February 11, 2013 | 4
Far from the Sun planetary bodies can hold onto many more moons. The latest count for Pluto is five satellites, and the most recent two need names.
Back in 2011 and 2012 it was announced that Hubble Space Telescope observations of the Pluto system had spied first one and then another new candidate moon. For a long time the only known satellite of this distant dwarf planet was the object Charon. With about 12% of Pluto’s mass Charon orbits once every 6 days and 9 hours – close enough to cause the center-of-mass of the system to actually lie outside Pluto’s surface.
But in 2005 astronomers spotted additional satellites, Nix and Hydra. These were inferred to have masses barely 0.03% that of Pluto, mere crumbs about 40 to 60 kilometers across orbiting some 2-3 times further out than Charon. And now we know that there are at least two more moons, currently designated as P4 and P5.
It’s a fascinating example of how the long-term stability of planetary satellites improves with distance from a star. Even though Pluto is a mere 0.00218 times the mass of the Earth, out at this distance from the Sun the gravitational tides that make it hard for inner planets to keep moons are so small that satellites can abound.
It’s not all good news though. P5 was detected because observations were made to help plan for NASA’s New Horizons spacecraft flythrough of the Pluto system in 2015. Going at some 30,000 miles an hour, New Horizons is exceptionally vulnerable to damage from even the tiniest chunks of material. Finding P4 and P5 adds evidence to suggest that Pluto may be surrounded by lots of tiny pieces of stuff – perhaps remnants from a collision between Pluto and a Kuiper belt object that helped form the larger moons.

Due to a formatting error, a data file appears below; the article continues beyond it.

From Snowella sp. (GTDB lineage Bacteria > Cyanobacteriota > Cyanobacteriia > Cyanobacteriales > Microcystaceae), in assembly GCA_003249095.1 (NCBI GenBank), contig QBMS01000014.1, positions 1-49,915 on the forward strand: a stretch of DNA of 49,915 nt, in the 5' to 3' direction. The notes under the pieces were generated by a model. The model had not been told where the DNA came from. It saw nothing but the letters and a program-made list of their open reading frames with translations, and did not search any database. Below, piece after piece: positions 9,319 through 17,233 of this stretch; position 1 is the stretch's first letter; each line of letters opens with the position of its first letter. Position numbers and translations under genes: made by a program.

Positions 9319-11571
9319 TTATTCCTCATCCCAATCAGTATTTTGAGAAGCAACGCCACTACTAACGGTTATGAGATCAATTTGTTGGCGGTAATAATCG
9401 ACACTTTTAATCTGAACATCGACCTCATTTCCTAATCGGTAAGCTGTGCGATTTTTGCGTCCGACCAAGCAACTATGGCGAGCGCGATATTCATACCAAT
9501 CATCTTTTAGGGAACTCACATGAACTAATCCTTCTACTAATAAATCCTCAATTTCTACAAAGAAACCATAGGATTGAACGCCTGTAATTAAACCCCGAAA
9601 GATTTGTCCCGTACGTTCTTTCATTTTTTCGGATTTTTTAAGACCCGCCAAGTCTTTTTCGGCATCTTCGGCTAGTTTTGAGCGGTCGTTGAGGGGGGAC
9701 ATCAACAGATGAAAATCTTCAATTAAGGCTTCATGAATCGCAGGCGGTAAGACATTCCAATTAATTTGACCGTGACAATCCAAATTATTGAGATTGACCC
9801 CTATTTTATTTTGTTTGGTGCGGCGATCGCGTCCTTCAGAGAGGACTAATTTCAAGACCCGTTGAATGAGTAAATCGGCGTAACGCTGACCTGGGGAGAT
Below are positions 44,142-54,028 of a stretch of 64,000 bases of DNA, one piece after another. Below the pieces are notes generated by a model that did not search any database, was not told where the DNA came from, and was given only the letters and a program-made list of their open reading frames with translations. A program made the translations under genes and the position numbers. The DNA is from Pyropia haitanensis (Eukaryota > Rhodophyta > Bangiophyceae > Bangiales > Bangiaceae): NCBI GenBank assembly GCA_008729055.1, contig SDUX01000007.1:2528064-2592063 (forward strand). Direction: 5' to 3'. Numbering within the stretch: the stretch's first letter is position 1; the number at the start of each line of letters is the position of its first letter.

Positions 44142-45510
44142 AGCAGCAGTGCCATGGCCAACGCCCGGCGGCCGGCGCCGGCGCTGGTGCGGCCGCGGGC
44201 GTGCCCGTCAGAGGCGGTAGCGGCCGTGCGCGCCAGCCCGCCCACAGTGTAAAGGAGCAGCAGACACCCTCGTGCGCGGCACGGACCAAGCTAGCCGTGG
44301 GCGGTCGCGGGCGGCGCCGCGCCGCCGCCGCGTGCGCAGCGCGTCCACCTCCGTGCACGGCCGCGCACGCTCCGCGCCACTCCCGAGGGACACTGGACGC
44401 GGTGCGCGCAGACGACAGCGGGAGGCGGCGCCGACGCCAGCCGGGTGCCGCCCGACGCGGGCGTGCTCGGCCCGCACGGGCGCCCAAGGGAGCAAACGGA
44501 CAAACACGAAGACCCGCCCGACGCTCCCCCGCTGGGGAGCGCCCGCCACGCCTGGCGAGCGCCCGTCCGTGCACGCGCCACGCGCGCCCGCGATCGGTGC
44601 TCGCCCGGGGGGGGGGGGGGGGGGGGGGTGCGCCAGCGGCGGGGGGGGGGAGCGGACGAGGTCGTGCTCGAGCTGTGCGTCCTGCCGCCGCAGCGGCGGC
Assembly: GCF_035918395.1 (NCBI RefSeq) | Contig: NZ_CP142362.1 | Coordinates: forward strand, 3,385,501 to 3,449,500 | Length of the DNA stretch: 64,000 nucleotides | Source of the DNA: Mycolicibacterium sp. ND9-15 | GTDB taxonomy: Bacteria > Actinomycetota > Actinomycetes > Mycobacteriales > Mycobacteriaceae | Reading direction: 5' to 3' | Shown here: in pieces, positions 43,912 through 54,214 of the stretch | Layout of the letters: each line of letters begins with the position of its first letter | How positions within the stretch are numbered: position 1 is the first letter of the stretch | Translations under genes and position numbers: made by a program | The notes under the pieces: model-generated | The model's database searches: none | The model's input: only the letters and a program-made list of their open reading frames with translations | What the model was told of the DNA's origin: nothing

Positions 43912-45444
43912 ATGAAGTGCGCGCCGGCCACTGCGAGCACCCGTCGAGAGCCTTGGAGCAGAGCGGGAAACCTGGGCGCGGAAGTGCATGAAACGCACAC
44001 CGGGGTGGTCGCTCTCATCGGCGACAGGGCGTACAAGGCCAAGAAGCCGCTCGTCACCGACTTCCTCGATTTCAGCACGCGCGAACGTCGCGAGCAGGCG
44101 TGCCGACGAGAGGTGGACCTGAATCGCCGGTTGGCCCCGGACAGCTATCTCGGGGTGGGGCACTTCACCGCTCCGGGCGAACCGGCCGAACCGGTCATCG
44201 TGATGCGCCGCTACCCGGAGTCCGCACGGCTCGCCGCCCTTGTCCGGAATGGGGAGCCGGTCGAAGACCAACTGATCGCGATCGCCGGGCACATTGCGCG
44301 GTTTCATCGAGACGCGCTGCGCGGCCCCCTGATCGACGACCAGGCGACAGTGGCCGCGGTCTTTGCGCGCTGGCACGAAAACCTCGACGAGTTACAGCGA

New Horizons is already so far from Earth that signals take about 4 hours to reach it, so real-time piloting through the Pluto system is not an option. Luckily it may be that just a simple course correction is needed to pass a little further from Pluto than originally planned to minimize the risk of collision.
Regardless of that, tradition has it that the moons P4 and P5 need ‘proper’ names. There’s a mandate from the International Astronomical Union (IAU) that these follow the naming of the rest of the Pluto system – drawing on Greek or Roman mythology about the Underworld. However if good enough alternatives are thought up it’s possible the IAU would be tempted.
And here’s where YOU can play a role. The SETI Institute has just launched a ‘Pluto Rocks’ website where anyone can pitch in to vote for both their favorite classical name choices for P4 and P5, and write-in for something original.
So why not take a little time to help name some of the latest moons in our solar system!
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